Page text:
‘Kamere Gacurama’ leaves crowd in tears

The play, ‘Kamere Gacurama’ (Crooke the Nature) was featured last week, during the 16th Commemoration Week of the 1994 Genocide against the Tutsi, at the National University of Rwanda (NUR). ‘Kamere Gacurama’ was performed by ‘Star du Theatre’, a theatre troupe founded by students at NUR.
Karara a Genocide orphan in the midst of a storm as the community gangs against her. (Photo PNtambara.)
Karara a Genocide orphan in the midst of a storm as the community gangs against her. (Photo PNtambara.)

The play, ‘Kamere Gacurama’ (Crooke the Nature) was featured last week, during the 16th Commemoration Week of the 1994 Genocide against the Tutsi, at the National University of Rwanda (NUR).

‘Kamere Gacurama’ was performed by ‘Star du Theatre’, a theatre troupe founded by students at NUR.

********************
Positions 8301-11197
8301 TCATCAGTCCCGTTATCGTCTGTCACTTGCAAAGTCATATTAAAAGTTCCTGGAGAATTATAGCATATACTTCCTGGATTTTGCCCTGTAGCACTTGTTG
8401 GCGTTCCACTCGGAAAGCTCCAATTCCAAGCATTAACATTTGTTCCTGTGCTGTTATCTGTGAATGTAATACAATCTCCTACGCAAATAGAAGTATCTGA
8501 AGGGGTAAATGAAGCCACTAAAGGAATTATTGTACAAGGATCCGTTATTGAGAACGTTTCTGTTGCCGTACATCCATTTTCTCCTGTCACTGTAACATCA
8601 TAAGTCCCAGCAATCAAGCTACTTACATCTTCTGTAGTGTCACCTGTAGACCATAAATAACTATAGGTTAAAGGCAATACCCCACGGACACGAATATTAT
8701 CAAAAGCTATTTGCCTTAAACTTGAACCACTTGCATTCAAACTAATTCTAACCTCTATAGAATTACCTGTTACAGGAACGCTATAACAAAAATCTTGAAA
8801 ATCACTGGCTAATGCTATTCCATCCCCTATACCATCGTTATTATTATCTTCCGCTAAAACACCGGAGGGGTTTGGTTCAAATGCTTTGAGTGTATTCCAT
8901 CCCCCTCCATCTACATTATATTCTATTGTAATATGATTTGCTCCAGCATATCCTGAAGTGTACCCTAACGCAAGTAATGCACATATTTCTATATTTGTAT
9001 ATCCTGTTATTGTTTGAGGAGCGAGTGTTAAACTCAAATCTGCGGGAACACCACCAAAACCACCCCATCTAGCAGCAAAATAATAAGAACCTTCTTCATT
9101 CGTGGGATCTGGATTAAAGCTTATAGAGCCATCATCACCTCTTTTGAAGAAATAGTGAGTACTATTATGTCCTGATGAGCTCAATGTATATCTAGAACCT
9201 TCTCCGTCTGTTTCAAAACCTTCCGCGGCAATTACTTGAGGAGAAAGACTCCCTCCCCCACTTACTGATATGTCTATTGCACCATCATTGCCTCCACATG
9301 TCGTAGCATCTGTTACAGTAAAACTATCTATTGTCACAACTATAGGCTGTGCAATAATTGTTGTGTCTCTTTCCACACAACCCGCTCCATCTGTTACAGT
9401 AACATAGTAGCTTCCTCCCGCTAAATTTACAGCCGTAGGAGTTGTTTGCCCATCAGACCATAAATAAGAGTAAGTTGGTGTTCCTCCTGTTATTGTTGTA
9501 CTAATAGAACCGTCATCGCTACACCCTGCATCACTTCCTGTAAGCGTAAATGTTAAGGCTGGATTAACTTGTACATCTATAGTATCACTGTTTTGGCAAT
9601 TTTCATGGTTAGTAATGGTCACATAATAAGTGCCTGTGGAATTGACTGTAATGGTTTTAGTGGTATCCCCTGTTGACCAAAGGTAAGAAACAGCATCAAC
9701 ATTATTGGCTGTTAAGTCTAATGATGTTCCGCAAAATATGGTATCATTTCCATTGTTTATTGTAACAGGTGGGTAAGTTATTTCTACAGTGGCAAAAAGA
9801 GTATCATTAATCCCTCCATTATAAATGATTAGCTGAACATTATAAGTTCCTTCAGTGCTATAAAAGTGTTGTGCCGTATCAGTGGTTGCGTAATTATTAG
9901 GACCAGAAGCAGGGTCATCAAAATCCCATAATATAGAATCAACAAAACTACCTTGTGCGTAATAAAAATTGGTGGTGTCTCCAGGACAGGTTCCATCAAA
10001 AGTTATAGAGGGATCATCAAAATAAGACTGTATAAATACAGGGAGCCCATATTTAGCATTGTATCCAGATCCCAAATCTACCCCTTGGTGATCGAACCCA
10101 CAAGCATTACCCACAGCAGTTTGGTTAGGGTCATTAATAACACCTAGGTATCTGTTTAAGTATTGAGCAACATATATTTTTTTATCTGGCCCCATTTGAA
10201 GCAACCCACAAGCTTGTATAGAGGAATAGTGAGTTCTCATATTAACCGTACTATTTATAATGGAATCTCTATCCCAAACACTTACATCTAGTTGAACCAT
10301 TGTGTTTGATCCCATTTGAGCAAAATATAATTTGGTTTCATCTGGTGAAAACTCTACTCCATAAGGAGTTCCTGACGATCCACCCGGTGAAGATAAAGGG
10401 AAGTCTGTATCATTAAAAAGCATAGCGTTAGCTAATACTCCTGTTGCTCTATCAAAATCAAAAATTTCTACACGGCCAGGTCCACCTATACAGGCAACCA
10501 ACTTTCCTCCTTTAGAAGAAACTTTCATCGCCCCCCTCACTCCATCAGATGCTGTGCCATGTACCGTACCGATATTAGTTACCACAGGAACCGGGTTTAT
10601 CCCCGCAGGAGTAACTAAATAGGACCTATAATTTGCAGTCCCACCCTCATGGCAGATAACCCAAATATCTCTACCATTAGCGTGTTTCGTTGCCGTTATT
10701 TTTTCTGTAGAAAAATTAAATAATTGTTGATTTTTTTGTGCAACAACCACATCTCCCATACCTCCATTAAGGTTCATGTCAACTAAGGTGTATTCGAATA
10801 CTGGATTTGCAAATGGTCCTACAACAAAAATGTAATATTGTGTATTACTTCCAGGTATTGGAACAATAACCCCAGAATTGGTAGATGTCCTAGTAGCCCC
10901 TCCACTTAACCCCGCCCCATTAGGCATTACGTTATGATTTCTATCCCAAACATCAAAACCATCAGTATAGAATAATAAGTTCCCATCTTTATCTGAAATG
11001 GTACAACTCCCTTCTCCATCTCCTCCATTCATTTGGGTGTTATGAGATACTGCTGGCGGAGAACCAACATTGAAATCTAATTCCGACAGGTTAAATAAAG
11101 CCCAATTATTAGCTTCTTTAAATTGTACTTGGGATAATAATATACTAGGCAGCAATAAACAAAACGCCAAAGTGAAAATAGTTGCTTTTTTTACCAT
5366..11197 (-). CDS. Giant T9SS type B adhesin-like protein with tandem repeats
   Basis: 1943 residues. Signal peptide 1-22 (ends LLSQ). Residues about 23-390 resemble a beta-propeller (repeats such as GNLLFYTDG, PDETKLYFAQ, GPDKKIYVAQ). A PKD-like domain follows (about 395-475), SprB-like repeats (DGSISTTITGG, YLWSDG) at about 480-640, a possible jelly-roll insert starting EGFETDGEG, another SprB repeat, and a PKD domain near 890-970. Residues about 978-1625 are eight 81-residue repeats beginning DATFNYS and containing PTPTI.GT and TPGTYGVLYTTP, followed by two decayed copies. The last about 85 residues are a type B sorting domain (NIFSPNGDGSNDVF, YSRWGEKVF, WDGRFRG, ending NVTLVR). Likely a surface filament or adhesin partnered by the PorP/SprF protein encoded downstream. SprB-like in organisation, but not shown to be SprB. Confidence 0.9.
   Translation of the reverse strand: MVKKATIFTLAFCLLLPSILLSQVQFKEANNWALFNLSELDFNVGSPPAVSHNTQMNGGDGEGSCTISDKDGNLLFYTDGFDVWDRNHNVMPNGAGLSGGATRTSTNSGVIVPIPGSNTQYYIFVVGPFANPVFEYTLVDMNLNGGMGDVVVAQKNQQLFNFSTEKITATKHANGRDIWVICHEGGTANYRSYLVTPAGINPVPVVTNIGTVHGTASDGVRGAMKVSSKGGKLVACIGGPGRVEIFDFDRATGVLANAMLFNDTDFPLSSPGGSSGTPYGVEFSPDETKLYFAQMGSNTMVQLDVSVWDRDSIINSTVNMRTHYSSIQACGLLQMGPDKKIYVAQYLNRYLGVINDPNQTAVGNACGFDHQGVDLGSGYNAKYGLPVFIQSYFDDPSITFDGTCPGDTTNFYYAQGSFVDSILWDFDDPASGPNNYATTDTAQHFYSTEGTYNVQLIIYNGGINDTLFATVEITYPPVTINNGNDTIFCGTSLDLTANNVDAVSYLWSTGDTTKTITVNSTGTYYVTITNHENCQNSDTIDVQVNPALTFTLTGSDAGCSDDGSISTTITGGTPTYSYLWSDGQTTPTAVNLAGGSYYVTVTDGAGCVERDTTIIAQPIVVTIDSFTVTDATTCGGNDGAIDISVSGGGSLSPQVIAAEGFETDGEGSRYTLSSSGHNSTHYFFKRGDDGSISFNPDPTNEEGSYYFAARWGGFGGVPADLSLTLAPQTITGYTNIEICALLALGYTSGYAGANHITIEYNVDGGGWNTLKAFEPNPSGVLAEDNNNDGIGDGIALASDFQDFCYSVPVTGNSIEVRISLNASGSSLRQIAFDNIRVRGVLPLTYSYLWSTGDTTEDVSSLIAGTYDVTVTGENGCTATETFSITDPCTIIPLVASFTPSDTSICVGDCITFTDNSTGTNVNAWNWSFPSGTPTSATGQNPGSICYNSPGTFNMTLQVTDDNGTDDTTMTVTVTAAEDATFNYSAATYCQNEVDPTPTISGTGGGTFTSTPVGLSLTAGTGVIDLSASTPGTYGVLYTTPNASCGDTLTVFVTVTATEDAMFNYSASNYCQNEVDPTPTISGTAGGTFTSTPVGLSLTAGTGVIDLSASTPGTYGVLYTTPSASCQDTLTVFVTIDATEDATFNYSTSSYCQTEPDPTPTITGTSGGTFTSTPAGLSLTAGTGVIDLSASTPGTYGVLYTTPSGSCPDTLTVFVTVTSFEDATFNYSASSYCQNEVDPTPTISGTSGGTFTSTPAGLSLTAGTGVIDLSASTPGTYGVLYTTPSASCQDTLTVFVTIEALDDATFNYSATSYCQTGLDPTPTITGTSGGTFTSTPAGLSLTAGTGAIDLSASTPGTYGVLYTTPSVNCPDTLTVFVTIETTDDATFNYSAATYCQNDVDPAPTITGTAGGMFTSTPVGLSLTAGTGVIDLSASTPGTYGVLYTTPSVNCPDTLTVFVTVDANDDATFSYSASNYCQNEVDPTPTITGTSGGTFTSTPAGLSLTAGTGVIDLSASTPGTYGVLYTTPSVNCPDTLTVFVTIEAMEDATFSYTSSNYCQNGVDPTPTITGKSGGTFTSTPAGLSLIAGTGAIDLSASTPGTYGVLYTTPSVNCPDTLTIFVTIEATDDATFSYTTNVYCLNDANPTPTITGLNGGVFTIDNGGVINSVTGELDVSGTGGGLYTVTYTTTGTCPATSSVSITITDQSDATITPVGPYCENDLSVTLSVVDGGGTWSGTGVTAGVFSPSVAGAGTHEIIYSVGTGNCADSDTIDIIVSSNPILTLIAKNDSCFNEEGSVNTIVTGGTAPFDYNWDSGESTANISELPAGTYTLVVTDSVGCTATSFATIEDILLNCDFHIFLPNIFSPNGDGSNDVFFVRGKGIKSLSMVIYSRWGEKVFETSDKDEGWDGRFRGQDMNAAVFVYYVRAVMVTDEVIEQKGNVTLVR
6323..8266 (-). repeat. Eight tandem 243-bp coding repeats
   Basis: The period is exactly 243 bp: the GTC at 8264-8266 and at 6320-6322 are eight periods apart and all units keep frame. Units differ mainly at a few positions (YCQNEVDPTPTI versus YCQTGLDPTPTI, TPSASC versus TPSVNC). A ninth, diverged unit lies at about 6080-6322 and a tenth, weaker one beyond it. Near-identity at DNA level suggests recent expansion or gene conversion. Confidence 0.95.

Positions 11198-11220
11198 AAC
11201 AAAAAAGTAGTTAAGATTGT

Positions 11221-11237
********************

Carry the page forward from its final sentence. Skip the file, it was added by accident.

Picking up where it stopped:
The play presents a balanced act which begins in tears but ends in joy. In the act was ‘Karara’, a young girls is orphaned by the Genocide, she is adopted by a family and lives ruthless life as a   teenager girl.

Despite taking ownership of her dead family’s property, Karara’s adopted family never receives her as one of their own. The adoptive mother is the main culprit here and the audience joins in to hate her.

The situation at school is not any better for Karara. The insensitivity of the class teacher and students towards Karara sends her and the audience into heart wretched sobs.

Hardly did Karara utter a single word, but her tears unveiled her agony. It is only at the ending that she suddenly pours out her heart out to a figure draped in white robes (an angel). The message from the angel is that of comfort, perseverance and forgiveness.

Residents who had rejected and hated her and fought over her deceased family’s property suddenly join in to love her, they embrace her and comfort her at the curtain call and the audience is relived. 

Ends

 

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